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Perennial herb, on plants, rocks, in rock crevices, or in soil, humus, or on dunes; rhizome short- to long-creeping, branched, glaucous to not, scaly. Leaf: ± alike or of 2 kinds, fertile and sterile; stipe thin to thick, generally straw-colored or green to brown, base persistent on rhizome; blade generally simple to 1-pinnate, membranous to fleshy or leathery; veins free to generally fused, often netted. Sporangia: sori round to elongate (linear), generally 1 per areole, in 1–several rows on each side of segment midrib; indusium 0; spores elliptic, ± smooth to coarse-tubercled or -ridged, scar linear.
± 40 genera, ± 650 species: worldwide, especially tropics; many species cultivated. —Scientific Editor: Thomas J. Rosatti.
Rhizome long-creeping; scales lanceolate, generally ± brown, 1-colored or often with darker central area or midstripe. Leaf: 0.2–10(20) dm, ± alike or fertile > sterile; stipe glabrous to scaly; blade 1-pinnate to generally deeply pinnately lobed (or simple, unlobed), hairy to not, glandular or not, scales on abaxial midrib near base generally lanceolate or lance-linear, generally ± brown; veins free to fused. Sporangia: sori in 1 row on each side of segment midrib, generally raised, sometimes including sporangium-like structures, shriveled sporangia, or branched or unbranched glandular hairs; spores yellow.Key to Polypodium
± 40 species: generally New World, temperate, tropics, few boreal. (Latin: many feet, from persistent petiole bases) [Hildebrand et al. 2002 Amer Fern J 92:214–228] Identification complicated in California by fact that 2 or more co-occurring species often hybridize (often indicated by malformed spores), especially in Central Coast (especially Point Reyes), North Coast, where the sterile hybrids may outnumber the parental species, and because coastal ecotypes of several species often have thicker, more succulent blades than inland forms. Polypodium australe Fée except (dubiously reported from but not persisting on San Clemente Island).
Unabridged references: [Whitmore & Smith 1991 Madroño 38:233–248; Hildebrand et al. 2002 Amer Fern J 92:214–228]
Unabridged note: A specimen from San Clemente Island (Lloyd & Hohn 4420, UC) identified by several workers as Polypodium australe Fée, a European (Mediterranean) sp., lacks rhizome (rhizome important for identification) and definitive provenance (specimen from cultivated plant that is no longer extant so original locality data not fully trustworthy), and so is here excluded. Lloyd and Hohn (Amer Fern J 59:56–60. 1969) explained its presence as a chance introduction of spores carried on hides of European grazing animals. Apparently, it has not persisted on San Clemente Island, if in fact it ever occurred there at all.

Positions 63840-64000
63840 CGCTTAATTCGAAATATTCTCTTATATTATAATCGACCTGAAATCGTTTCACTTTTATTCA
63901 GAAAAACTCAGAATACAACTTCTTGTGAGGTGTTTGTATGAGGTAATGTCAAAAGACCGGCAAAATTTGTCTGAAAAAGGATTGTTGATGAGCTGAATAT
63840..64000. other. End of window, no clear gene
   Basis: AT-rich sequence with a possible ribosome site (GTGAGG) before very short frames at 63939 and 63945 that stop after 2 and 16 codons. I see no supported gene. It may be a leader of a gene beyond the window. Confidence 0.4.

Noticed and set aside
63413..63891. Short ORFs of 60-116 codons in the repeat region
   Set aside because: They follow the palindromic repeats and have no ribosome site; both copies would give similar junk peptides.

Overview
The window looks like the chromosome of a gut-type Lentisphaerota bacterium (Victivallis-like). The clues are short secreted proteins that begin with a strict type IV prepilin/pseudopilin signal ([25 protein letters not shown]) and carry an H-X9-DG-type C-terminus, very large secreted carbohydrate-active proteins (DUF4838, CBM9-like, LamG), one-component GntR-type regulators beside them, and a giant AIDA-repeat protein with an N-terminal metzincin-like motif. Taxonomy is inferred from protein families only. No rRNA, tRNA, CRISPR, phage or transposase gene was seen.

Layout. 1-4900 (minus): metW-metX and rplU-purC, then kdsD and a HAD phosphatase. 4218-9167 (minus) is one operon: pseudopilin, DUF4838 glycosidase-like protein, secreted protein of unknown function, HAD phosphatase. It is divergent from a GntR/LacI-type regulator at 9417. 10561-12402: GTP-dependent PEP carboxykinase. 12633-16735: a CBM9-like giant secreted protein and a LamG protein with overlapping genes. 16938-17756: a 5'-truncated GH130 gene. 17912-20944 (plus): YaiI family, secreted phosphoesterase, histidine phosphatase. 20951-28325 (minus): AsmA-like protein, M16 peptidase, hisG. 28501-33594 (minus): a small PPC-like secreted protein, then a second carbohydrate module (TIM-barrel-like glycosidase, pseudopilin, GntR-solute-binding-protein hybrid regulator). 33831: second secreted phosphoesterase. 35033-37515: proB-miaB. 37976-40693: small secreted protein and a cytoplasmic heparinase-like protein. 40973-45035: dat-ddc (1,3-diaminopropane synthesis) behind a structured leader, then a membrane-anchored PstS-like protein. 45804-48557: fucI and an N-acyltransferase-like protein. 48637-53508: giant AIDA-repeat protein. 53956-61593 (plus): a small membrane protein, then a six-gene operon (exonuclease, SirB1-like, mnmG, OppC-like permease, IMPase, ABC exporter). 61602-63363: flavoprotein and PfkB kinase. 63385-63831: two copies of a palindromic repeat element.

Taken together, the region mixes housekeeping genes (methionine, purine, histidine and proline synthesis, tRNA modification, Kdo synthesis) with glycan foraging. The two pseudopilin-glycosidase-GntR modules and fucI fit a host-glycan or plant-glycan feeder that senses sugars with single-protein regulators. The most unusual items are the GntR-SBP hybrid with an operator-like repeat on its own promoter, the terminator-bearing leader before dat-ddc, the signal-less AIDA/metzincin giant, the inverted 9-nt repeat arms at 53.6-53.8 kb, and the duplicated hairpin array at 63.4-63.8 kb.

Rhizome 5–10 mm diam, ± glaucous or not, taste acrid, ± sweet; scales 1-colored. Leaf: ± summer-deciduous if conditions dry; blade (5)10–20(40) cm, oblong-ovate, ± membranous to ± firm, midrib adaxially hairy, segments serrate, tips generally acute to obtuse, veins free to 35(50)% fused. Sporangia: sori 1.5–4 mm, ovate to oblong, with short, many-branched, glandular hairs or not.
2n=148. On plants, rocky cliffs or outcrops, roadcuts, often granitic or volcanic, rarely dunes; < 1400 m. Northwestern California (except High North Coast Ranges), Cascade Range Foothills, Sierra Nevada (except s Sierra Nevada Foothills), Great Central Valley (rare), Central Western California; to Oregon. Hybrids with Polypodium glycyrrhiza sterile, 2n=111, abundant (outnumbering parental species or not), ± throughout range of geographic overlap; also hybridizes with Polypodium scouleri, forming probable triploids (3n). [Online Interchange]
Previous taxon: Polypodium californicum
Next taxon: Polypodium glycyrrhiza
Citation for the whole project: Jepson Flora Project (eds.) 2013. Jepson eFlora, http://ucjeps.berkeley.edu/IJM.html, accessed on Jul 2 2015
Citation for this treatment: [Author of taxon treatment] 2013. Polypodium, in Jepson Flora Project (eds.) Jepson eFlora, http://ucjeps.berkeley.edu/cgi-bin/get_IJM.pl?tid=39352, accessed on Jul 2 2015
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|Geographic subdivisions indicated for the distribution of Polypodium calirhiza|| Markers link to CCH specimen records. If the markers are obscured, reload the page [or change window size and reload]. Yellow markers indicate records that may provide evidence for eFlora range revision or may have georeferencing or identification issues.
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(Note: any qualifiers in the taxon distribution description, such as 'northern', 'southern', 'adjacent' etc., are not reflected in the map above, and in some cases indication of a taxon in a subdivision is based on a single collection or author-verified occurence).
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